pic above: beautiful red rosehips.
Rosehips are a medicinal herb and grow abundantly on the bushes surrounding the allotments where GD and I have our little plot. Trying to live from seasonal and local produce these were a delightful find, away from pollution and easy to gather, baring catching the hands on the prickly thorns.
Rose hips and seeds are covered with fine hairs (the origins of itching powder ), which can irritate the skin and cause internal damage, important not to eat them raw or collect them in a pocket or apron. The hips are used to make jellies, preserves,sauces and wine. Rosehips are a super source of vitamin C being four times higher than blackcurrant juice and twenty times higher than that of an orange.
pic above: sharp thorns.
They were part of the war effort to boost vitamin intake and prevent scurvy when fruits were hard to come by.
Hips are ready to harvest when they are firm with just a little give and bright red in color.
pic above: Simmering the rosehips in water, about 10 minutes is fine.
Rosehip has a delicate pink heart shaped flower, which indicates it is beneficial in matters of the heart, soothing, nourishing, nurturing. Calming anxiety and healing the gut. Anti inflammatory it is beneficial in treating arthritic conditions especially the knees.
Sensory Solutions Herbal Evolution, whose recipe I am based around, write ‘Rosehip has a maternal quality ‘the constant giver’, use rosehip in syrup form to put nurture back in when you’ve been giving out to others’.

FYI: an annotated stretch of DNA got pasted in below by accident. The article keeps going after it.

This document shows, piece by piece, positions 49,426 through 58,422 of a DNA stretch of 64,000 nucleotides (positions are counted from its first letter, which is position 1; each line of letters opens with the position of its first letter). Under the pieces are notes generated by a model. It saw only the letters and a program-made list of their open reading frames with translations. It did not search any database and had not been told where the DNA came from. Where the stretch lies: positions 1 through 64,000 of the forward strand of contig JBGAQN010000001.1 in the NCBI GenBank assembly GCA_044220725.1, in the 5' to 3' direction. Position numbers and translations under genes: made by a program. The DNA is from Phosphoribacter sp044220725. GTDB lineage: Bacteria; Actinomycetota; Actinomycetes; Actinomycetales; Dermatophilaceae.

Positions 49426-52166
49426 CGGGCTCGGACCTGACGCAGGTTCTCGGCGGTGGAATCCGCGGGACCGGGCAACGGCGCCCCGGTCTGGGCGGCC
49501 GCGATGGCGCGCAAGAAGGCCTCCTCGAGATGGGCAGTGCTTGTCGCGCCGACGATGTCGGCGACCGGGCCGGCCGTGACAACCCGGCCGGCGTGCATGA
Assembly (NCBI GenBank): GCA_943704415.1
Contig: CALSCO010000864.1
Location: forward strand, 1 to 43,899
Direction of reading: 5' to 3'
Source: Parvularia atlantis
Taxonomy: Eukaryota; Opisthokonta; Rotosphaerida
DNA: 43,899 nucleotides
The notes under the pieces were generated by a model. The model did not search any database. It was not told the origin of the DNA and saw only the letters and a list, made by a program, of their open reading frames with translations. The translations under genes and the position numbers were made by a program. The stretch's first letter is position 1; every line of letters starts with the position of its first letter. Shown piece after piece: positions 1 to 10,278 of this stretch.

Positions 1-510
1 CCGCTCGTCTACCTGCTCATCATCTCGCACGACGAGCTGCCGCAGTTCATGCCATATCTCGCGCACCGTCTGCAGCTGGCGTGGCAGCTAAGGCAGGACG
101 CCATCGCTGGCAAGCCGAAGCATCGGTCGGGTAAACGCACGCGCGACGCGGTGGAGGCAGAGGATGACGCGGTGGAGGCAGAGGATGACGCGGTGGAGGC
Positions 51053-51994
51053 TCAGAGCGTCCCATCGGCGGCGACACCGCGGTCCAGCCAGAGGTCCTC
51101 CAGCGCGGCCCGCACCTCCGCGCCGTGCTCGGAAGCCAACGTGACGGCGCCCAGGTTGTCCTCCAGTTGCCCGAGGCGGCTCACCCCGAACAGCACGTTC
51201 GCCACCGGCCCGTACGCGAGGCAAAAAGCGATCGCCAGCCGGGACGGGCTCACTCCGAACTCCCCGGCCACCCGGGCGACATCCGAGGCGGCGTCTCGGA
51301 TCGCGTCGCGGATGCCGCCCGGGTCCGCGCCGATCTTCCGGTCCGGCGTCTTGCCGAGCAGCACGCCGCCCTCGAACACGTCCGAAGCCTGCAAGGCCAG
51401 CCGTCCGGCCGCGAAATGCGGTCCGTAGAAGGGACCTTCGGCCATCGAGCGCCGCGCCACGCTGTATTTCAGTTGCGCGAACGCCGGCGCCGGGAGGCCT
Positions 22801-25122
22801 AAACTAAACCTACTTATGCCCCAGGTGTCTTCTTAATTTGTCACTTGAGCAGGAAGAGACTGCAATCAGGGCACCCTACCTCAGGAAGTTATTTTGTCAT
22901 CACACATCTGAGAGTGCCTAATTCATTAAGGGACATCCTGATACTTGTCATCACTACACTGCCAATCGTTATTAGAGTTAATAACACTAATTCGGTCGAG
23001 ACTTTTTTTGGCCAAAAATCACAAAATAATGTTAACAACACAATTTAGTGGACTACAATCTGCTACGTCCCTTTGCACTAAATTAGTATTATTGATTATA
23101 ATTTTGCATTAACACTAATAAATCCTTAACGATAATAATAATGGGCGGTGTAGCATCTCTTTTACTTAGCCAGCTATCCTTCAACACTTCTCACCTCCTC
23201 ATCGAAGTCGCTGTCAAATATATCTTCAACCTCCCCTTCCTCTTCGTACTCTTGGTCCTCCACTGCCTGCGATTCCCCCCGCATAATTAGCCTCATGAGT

pic above: Straining the rosehips through a jelly bag.
The rosehip syrup Gd is helping me with today is sweetened with concentrated apple juice. We also make syrup using sugar, but this particular recipe is a great find for us as we usually make our own apple juice, this year though with moving house we did have to buy some in, it is expensive this way but well worth the end result.
Rosehips. we filled about a 1/2 litre ice cream tub.
Apple juice Concentrate. Suma do a concentrated organic apple juice. We got ours from Amazon.
Spring Water. the water in our area is soft and fluoride free, so we felt it fine to use instead of spring.
1. Place rosehips in a large pan.
2. Cover with water.
3. Bring to the boil and let simmer for 10 minutes.
4. Mash with a potato masher.
5. Blend until smooth.
6. Strain through a jelly bag or muslin square. This is most important to strain out those fine hairs. Let strain for a couple of hours.
7. Add the apple juice concentrate 2 parts apple to 1 part rosehip. We had 200 ml of rosehip juice and 400 ml of apple concentrate juice.
8. Return to pan and boil rapidly for another 5 minutes.
9. Pour into hot sterilized jars and seal immediately. Makes two small jars.
pic above: apple juice and sugar based rosehip syrups.
We ended up making both apple based and sugar based rosehip syrups today. You can see the difference in the colours. The apple based syrup is on the left and has a far more intense royal taste, the sugar based on the right retains the bright orange colour of the syrup and a lighter rosehip taste.
GD likes his over his morning porridge or yogurt but it would go well also as an ice cream topping. You can make it into a drink by diluting with hot or cold water, can be used also to flavour homemade ice lollies.
I like it because we are working with nature, picking from the hedgerows around us and it tastes divine.